Introduction / History Omani Arabs represent a small percent of Djibouti's total population. It is believed that they immigrated to Djibouti from Oman during the nineteenth century. The Omani are set apart from other peoples in Djibouti by their unique use of the Arabic language and by their culture. They have a reputation for being excessively generous and polite, while still remaining impersonal.
Djibouti, a tiny republic situated on the east coast of Africa, is sometimes referred to as "a valley of hell" because it has one of the hottest, driest climates in the world. From May to October, temperatures reach 107° F, and the annual rainfall is less than five inches. Djibouti is an impoverished nation with almost no natural resources. The land is desolate, vegetation is scarce, and almost all consumer goods must be imported. In addition, Djibouti has been adversely affected by regional tensions between the neighboring countries of Somalia and Ethiopia.
What are their lives like? About three-fourths of Djibouti's inhabitants live in the capital city, which is also named Djibouti. It is plagued with poverty and has an unemployment rate as high as 80%. Since educational facilities are limited, illiteracy is high.
The remaining one-fourth of the population live as nomads, wandering over the countryside with their herds of camels, cattle, sheep, and goats. Their lifestyle is very difficult due to the scorching heat, the scarcity of water, and the shortage of grazing land in this region. In addition, very little of the land is suitable for farming. The nomads live in small, collapsible huts made of arched wooden braces covered with skins and grass mats. Famine and malnutrition have created a reliance on the distribution of food aid for most people.
Those who live in the city of Djibouti and are able to find work usually have jobs on the docks, in shipbuilding, and as construction workers. The railway and the national government are also significant employers. Many service areas, such as banking, are now being expanded.
The Omani Arabs live in extended family units. Their society is patriarchal, or male-dominated. The men do not abuse this authority because they believe that their families should obey them out of respect, rather than fear. Also, there are clearly defined roles for both sexes. Even the children are given gender-specific duties. The men work outside in the fields while women work in the homes. Men and women often eat separately and never pray together. While men worship at mosques, women attend ceremonies conducted at home by female religious leaders. Marriages are generally pre-arranged by the parents. Children are a considered the family's greatest asset because they provide the parents with additional laborers and social security.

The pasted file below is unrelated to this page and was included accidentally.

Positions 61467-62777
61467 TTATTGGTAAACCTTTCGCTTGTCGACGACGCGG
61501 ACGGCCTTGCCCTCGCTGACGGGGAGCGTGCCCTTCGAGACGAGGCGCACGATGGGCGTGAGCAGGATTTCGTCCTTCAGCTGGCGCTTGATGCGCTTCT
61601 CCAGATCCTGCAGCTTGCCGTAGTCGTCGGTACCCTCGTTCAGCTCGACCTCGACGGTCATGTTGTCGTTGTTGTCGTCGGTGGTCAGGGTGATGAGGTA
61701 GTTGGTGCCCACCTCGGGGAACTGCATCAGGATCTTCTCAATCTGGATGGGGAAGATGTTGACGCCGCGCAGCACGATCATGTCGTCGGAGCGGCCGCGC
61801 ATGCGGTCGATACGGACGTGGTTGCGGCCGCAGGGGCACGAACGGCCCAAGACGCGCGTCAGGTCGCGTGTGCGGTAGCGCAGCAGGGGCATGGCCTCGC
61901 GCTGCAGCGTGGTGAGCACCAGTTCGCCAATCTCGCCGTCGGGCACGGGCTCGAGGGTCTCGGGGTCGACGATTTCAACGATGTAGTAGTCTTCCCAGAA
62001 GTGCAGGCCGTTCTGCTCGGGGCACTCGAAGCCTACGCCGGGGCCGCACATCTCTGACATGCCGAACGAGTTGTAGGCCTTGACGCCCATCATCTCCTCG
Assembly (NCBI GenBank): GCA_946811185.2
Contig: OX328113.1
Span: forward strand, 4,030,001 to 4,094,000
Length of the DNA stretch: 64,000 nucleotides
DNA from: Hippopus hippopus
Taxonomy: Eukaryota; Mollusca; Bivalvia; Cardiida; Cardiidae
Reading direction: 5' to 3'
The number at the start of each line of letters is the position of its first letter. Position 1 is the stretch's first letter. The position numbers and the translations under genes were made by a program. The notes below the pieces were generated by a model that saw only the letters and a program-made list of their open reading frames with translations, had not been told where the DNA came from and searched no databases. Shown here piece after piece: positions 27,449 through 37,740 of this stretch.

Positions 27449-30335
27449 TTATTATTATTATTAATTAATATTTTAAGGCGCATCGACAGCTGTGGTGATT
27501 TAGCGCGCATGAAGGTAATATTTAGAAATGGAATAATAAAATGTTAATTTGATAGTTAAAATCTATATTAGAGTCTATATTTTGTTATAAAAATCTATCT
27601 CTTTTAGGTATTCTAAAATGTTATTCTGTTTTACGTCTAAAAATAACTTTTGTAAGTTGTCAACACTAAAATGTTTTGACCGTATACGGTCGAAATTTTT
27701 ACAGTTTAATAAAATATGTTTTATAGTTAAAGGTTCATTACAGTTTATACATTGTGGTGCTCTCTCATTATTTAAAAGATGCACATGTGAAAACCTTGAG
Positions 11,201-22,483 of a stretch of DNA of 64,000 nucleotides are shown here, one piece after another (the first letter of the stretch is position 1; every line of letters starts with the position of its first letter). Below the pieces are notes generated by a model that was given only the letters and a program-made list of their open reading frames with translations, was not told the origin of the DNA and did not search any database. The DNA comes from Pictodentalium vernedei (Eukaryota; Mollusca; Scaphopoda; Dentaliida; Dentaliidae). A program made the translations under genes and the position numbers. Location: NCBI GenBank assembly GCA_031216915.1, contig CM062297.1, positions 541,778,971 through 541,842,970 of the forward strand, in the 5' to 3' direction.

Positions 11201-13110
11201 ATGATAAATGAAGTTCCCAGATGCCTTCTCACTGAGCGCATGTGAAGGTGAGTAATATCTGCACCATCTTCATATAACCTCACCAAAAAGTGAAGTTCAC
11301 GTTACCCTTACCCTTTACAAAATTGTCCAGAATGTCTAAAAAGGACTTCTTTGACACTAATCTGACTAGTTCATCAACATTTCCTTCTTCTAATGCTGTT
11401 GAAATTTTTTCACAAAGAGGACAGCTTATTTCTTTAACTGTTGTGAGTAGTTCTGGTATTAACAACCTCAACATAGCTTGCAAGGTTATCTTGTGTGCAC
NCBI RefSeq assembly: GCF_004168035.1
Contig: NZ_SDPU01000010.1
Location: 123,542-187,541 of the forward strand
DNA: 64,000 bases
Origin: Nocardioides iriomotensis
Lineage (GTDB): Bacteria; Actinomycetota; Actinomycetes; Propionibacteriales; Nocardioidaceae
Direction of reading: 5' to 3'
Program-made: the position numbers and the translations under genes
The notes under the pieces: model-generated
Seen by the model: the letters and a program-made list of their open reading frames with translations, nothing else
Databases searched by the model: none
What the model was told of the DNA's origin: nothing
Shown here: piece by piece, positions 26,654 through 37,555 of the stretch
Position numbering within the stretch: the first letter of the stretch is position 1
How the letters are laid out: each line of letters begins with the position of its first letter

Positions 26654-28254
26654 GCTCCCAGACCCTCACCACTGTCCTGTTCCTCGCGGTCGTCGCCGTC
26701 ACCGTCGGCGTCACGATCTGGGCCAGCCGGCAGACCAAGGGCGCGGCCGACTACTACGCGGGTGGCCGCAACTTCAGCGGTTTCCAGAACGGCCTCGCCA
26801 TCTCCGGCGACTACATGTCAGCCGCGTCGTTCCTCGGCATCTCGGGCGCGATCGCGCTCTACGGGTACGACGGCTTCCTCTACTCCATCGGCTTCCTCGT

The values of Omani Arabs in the city are not as strong as the values held by the nomads. The city-dwellers are concerned less with hospitality and more with property, wealth, and education.
Most of the Omani wear traditional Arab clothes. Men wear white robes, turbans, and knives in brightly colored sashes. The women wear long, black dresses over colorful inner clothes. Some of them also wear black masks to cover their faces.
What are their beliefs? Most of the people living in Djibouti, including the Omani, are Sunni Muslims who practice a moderate form of Islam. They adhere to the five "pillars" of Islam. These include reciting prayers five times a day while facing Mecca, observing the prescribed fasts, giving alms to the poor, and making at least one pilgrimage to Mecca.
The Omani standard is to accept others on their terms. For example, they view anything less than excessive generosity as rudeness. Even Christians are tolerated as long as they are not Muslim converts.
What are their needs? There are only a handful of known Omani Arab Christians in Djibouti. Prayer is the key to penetrating these precious people with the Gospel of Jesus Christ.
Prayer Points * Pray that the Lord will send forth many laborers into the harvest fields of Djibouti.
* Ask God to give Omani believers living in Djibouti opportunities to share the Gospel with their own people.
* Pray that the Holy Spirit will anoint the Gospel as it goes forth via radio among Omani Arabs.
* Ask God to soften the hearts of Omani Arabs to the Gospel as it is presented to them. * Pray for translation of the Bible to begin in this people group's primary language. * Pray for the availability of the Jesus Film in the primary language of this people.